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Nicotiana tabacum Linn.

 

Botanical Name

Nicotiana tabacum Linn.

Synonyms

No documentation

Family

Solanaceae

Vernacular Names

Malaysia Tembakau
English Tobacco

Description

Nicotiana tabacum is a member of the Solanaceae family. It is a small annual (some varieties are perennials) which can grow up to 3 m tall. The leaves are ovate to lanceolate, alrernate, spiralling around the stem. They can measure between 0.6 to 1 m long and half as wide. The flowers are tubular, colour ranges from white to cream to pink to carmine red, growing in terminal clusters. The individual flower is measure about 3.5 to 5 cm long. The fruits are oval to elliptical capsules with numerous small brown seeds (0.5 mm). [5]

Distribution

N.  tabacum is native of South America, but since has been cultivated in many regions of the world for the leaves which is used in the popular habit of cigarette smoking. [5]

Plant Use

Leaves are smoked, chewed or snuffed and it is addictive. In its native land it had been used medicinally. The leaves are considered antispasmodic, diuretic, expectorant, irritant, narcotic and sedative. It is useful for the treatment of rheumatic swellings, skin diseases and even scorpion stings. It can relieve painful haemorrhoids and eye infections. [1] [2] [3] [4] [5] [6]

Toxic Parts

The whole plant is poisonous especially the leaves and fruits. [1] [2] [3]

Toxin

Nicotine and related compounds anabasine and nornicotine are the main toxic alkaloid found in the plant. The leaves and fruits is where most of these toxin lies (2 – 3 % nicotine) with lesser amounts in the roots, flowers and stems. The primary action is activation and then blockade of nicotinic acetylcholine receptors. This activation in the cortex, thalamus, inter-peduncular nucleus accounts for the coma and seizures seen in toxic doses of nicotine. The activation of the receptors in autonomic ganglia produces various effects on the sympathetic and parasympathetic nervous system. These effects include nausea, vomiting, diarrhoea, bradycardia, tachycardia and miosis. They also act as depolarizing neuromuscular blocking agent producing fasciculations and paralysis. [1] [2]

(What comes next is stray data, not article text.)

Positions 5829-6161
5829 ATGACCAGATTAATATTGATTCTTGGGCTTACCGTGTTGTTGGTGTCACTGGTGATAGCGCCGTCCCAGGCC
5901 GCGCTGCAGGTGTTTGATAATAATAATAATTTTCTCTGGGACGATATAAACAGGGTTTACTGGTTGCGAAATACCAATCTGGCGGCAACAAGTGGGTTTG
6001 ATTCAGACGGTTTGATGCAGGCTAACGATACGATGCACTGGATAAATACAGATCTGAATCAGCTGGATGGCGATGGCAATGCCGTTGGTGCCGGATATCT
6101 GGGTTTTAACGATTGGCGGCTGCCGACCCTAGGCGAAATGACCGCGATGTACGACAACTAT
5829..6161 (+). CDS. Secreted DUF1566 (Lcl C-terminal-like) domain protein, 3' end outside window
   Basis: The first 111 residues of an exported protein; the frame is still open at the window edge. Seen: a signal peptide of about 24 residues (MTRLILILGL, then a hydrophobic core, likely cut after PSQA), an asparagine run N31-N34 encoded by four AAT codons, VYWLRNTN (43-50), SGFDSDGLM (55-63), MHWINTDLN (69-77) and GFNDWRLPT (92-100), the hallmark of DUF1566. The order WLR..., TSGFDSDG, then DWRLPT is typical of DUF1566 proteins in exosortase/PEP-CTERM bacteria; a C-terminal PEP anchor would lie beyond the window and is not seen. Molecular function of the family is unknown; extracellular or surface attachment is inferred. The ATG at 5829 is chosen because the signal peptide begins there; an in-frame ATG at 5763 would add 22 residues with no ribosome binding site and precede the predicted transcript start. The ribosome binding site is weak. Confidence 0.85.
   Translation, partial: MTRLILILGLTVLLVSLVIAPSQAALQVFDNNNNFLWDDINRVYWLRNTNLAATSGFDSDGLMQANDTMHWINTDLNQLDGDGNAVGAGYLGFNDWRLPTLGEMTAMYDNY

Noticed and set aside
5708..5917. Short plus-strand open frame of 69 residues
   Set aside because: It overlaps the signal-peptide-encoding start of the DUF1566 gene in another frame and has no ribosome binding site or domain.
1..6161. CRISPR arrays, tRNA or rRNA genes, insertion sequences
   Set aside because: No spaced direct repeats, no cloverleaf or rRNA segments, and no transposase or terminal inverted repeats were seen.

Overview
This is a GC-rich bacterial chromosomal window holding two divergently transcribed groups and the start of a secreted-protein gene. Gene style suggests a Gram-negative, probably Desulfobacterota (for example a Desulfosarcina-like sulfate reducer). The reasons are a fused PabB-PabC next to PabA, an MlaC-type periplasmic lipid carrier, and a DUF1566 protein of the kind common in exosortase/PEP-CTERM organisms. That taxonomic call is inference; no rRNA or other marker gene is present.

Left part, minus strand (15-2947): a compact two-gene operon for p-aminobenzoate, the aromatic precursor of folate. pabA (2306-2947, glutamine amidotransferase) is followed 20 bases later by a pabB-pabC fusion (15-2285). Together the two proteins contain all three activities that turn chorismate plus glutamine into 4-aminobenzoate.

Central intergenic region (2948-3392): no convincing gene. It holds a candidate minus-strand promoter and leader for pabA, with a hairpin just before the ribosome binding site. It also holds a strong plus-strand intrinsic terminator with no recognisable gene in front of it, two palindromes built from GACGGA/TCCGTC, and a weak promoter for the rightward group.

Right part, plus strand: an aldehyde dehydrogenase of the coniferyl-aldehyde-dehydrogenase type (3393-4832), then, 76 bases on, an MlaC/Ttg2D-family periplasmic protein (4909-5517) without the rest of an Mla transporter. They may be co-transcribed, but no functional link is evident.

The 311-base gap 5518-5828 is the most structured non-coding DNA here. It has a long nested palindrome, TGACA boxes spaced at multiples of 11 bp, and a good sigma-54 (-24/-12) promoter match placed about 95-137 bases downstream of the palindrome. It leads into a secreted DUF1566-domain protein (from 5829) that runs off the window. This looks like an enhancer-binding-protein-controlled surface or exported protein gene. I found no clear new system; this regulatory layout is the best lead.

Risk Management

The indiscriminate disposal of cigarette buds by adults pose a danger of probable poisoning to curious infants and toddlers. There have been reported cases of deaths from consumption of remnants of tobacco in cigarette buds by toddlers throughout the world. Workers in tobacco plantation should wear protective gloves to prevent the occurrence of green tobacco sickness. [1] [2]

Clinical Findings

Nicotine or its related compounds can lead to any or all of the listed symptoms below:

Mucurinic – Salivation, lacrimation, urination, gastrointestinal cramping. emesis, myosis, bronchspasm and bradycardia.

Nicotinic – Weakness, fasciculations, paralysis, tachycardia, coma and seizure.

Symptoms of mild nicotine intoxication include salivation, nausea, vomiting, loss of equilibrium and sensory disturbances. There is also stimulation of peristalsis of the gastrointestinal tract with frequent and vigorous evacuations of the bowels being the consequence.